Recently I finished a web site for a friend of a friend. The project wasn’t too difficult, take his already made website and code it so he could use WordPress to edit the pages. Since my friend is also a designer and very knowledgeable about the web I left many of the pages with place a basic framework and place holder images so they could add more current information. Checking back to make sure the site was working OK as they are filling in new content I noticed a problem, the site is taking a long time to load the gallery. The culprit? Non-resized images used as thumbnails.
Whether you’re making your own website or just uploading photos to a gallery page you always want to make sure to do one thing, resize your photos to the proper size for the web. Although CSS is great about changing the physically viewed size of the image, it can’t cut down the resolution or the number of megabytes. This you’ll need to do in your favorite image editing program like Photoshop or Pixelmator on the Mac.
First figure out what you want the finished size of the image to be. Me, I choose about 800px wide and let it scale the height. This size image fits perfectly with the most commonly used resolution used by most web visitors, 1024 pixels wide.
Open Photoshop or whatever program you’re using to resize the image. In Photoshop go to Image then Image Size in the top menu bar. Change the width to 800 (or your size) and click OK. In Photoshop you’ll need to do this step again to change the image resolution. Go to Image again and Image size. Uncheck Scale Styles, Constrain Proportions and Resample Image. Then go to the field labeled resolution and change it to 72 pixels/inch (the resolution of your screen.) Save your image. You’re not done yet though so hang on.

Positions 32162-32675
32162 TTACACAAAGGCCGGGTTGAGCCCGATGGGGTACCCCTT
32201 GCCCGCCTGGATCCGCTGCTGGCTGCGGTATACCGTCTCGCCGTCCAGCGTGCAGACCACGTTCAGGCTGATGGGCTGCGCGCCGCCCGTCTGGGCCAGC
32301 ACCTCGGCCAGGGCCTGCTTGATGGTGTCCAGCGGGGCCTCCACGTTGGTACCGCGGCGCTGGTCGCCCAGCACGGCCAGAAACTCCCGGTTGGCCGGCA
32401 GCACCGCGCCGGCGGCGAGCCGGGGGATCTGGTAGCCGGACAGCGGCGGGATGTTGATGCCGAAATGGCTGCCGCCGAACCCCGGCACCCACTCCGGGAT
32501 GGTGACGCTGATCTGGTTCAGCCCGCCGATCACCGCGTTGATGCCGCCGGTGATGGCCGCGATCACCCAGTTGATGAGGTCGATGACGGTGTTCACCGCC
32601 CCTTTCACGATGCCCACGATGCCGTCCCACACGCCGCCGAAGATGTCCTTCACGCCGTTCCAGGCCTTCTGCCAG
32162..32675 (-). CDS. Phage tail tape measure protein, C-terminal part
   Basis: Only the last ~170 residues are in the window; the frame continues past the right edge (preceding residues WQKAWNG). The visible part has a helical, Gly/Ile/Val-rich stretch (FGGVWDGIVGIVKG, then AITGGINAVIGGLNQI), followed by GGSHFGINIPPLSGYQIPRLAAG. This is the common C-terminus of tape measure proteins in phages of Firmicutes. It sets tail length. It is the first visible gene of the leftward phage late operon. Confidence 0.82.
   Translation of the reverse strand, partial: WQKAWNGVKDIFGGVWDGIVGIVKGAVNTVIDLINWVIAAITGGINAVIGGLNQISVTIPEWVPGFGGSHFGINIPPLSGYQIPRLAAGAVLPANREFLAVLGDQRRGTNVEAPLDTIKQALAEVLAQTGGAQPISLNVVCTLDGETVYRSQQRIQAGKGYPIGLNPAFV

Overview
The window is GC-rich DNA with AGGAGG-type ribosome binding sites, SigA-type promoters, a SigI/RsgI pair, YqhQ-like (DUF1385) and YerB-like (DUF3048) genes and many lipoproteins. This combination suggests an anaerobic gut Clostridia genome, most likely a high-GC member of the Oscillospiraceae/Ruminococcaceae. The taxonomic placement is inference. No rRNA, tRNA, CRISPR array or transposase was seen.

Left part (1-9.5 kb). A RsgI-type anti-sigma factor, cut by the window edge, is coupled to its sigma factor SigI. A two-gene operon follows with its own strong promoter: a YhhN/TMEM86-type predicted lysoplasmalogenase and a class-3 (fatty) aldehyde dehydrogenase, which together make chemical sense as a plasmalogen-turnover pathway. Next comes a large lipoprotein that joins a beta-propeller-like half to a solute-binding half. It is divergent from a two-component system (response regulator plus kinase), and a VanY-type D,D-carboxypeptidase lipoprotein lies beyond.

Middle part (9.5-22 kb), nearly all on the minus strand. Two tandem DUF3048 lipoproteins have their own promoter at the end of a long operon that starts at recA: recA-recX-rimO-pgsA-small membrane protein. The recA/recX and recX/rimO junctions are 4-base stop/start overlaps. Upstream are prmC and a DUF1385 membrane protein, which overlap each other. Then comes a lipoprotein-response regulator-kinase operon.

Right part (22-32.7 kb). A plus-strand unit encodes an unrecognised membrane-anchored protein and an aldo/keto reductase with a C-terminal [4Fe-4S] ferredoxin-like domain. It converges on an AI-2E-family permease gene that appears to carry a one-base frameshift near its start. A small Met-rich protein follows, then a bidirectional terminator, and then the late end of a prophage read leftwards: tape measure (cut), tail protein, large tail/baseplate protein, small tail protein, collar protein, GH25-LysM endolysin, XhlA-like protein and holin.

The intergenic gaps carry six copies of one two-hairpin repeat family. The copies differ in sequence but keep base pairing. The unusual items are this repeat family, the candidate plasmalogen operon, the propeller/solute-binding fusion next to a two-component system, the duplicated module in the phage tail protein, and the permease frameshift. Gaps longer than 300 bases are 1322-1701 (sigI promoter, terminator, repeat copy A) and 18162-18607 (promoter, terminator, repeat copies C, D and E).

Now you need to sharpen the image. I like the way Pixelmator does it better but since we’re already in Photoshop go to Filter > Sharpen > Smart Sharpen. Adjust the Amount and Radius until the picture looks sharp. If you have camera noise don’t try to oversharpen. You’ll get halos and weird artifacts on the image. You’ll just have to live with it. Save the image again.
Now you can use WordPress image uploader to automatically create a thumbnail image or resize your image again (keeping the same 72 pixels/inch) and resave it with a different name for use as a thumbnail then upload via FTP. That’s it! You’re done.